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Apr 2nd, 9:00 AM Apr 2nd, 10:15 AM

The Coloniality of Race and Gender and the Lives of Contemporary Trans Women

Room 220, DiGiorgio Campus Center (DiGs)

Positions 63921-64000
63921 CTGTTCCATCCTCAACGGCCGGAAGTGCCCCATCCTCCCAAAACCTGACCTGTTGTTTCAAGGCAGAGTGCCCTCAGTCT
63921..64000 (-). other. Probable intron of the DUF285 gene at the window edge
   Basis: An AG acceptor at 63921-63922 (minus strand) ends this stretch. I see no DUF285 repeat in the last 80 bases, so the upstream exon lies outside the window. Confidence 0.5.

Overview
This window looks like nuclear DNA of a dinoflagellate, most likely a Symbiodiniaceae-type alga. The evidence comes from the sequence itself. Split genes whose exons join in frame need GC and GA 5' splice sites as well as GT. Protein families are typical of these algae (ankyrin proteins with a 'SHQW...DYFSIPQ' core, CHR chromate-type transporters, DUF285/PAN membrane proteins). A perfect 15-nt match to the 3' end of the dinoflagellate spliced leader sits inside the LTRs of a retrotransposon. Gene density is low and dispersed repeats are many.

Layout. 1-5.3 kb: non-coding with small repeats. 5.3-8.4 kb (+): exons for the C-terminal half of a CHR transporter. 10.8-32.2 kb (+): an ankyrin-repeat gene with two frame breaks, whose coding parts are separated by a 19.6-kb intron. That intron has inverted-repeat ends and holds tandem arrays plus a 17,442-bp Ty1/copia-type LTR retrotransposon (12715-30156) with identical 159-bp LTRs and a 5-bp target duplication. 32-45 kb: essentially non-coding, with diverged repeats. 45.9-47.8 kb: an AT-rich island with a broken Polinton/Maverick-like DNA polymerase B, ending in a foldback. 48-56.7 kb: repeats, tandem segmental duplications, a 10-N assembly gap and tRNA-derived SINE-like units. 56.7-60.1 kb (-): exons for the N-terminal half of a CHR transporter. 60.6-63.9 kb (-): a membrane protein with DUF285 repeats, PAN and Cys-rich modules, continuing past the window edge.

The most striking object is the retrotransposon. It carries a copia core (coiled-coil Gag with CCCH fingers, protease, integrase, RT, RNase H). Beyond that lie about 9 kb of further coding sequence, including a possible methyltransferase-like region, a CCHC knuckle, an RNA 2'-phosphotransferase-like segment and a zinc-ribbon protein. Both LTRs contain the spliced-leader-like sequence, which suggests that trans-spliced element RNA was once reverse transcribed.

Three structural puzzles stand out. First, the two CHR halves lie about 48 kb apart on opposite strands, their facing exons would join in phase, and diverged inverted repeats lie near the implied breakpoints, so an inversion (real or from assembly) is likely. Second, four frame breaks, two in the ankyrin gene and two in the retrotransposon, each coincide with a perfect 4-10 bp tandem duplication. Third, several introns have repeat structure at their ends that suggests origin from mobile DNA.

In various works, Maria Lugones articulates the idea of gender as a colonial construct that has been introduced, in addition to the construct of race, to reinforce power dynamics in the development of the “civilized West.” Using Lugones’ concepts as a larger framework, this paper aims to develop an understanding of how these colonial constructs of race and gender affect the everyday lives of trans women. As such, the paper explores the functions of race and gender in maintaining dominant power structures and hegemonic values, including but not limited to: white supremacy, compulsory heterosexuality, a naturalized conception of the gender binary, and the favoring of cis-gendered bodies. In developing a deeper understanding of the roles that the concepts of “race” and “gender” have in the lives of trans women, the paper seeks to uncover how these concepts function to divide the trans community, giving power, agency, and voice to some more than others. In doing so, the paper attempts to address some of the following questions: Why are some privileged within the trans community? Who gets to serve as the representative “face” of the trans community and trans issues? Who is able to tell their own narrative in their own voice and who has their story told for them? Which trans lives are generally ignored and silenced? Why is there not more attention paid to the lost lives of so many trans women of color? To address some of these questions, the paper enters into dialogue with the work of Emily Skidmore on the construction of the “good transsexual,” which primarily focuses on media representations of trans women in the 1950s- 1960s. I hope to expand the focus of Skidmore’s paper and argue that the media representation trends articulated by Skidmore as taking place decades ago are still prevalent today, as made clear by the differing media attention given to white, upper class trans celebrities (ie Caitlyn Jenner) and trans women of color (ie the various trans women of color who have been murdered this year, such as Kandis Capri, Yazmin Vash Payne, India Clark, and so many others.) In doing so, I hope to articulate some of the reasons why certain trans individuals are deemed “legitimate” or “worthy” of public attention and recognition, while others are dying and, despite social media efforts to keep their names circulating, are rarely covered by the media and are too soon forgotten by the vast majority of society. Looking at recent media representations of trans women, as well as some first person narrative experience of trans women which is not being readily covered by the media, can help us gain a deeper understanding of the power dynamics of “race” and “gender” within the trans community, and how these colonial artifacts continue to create a dangerous power hierarchy that further subjugates and silences women who already occupy a marginalized societal space.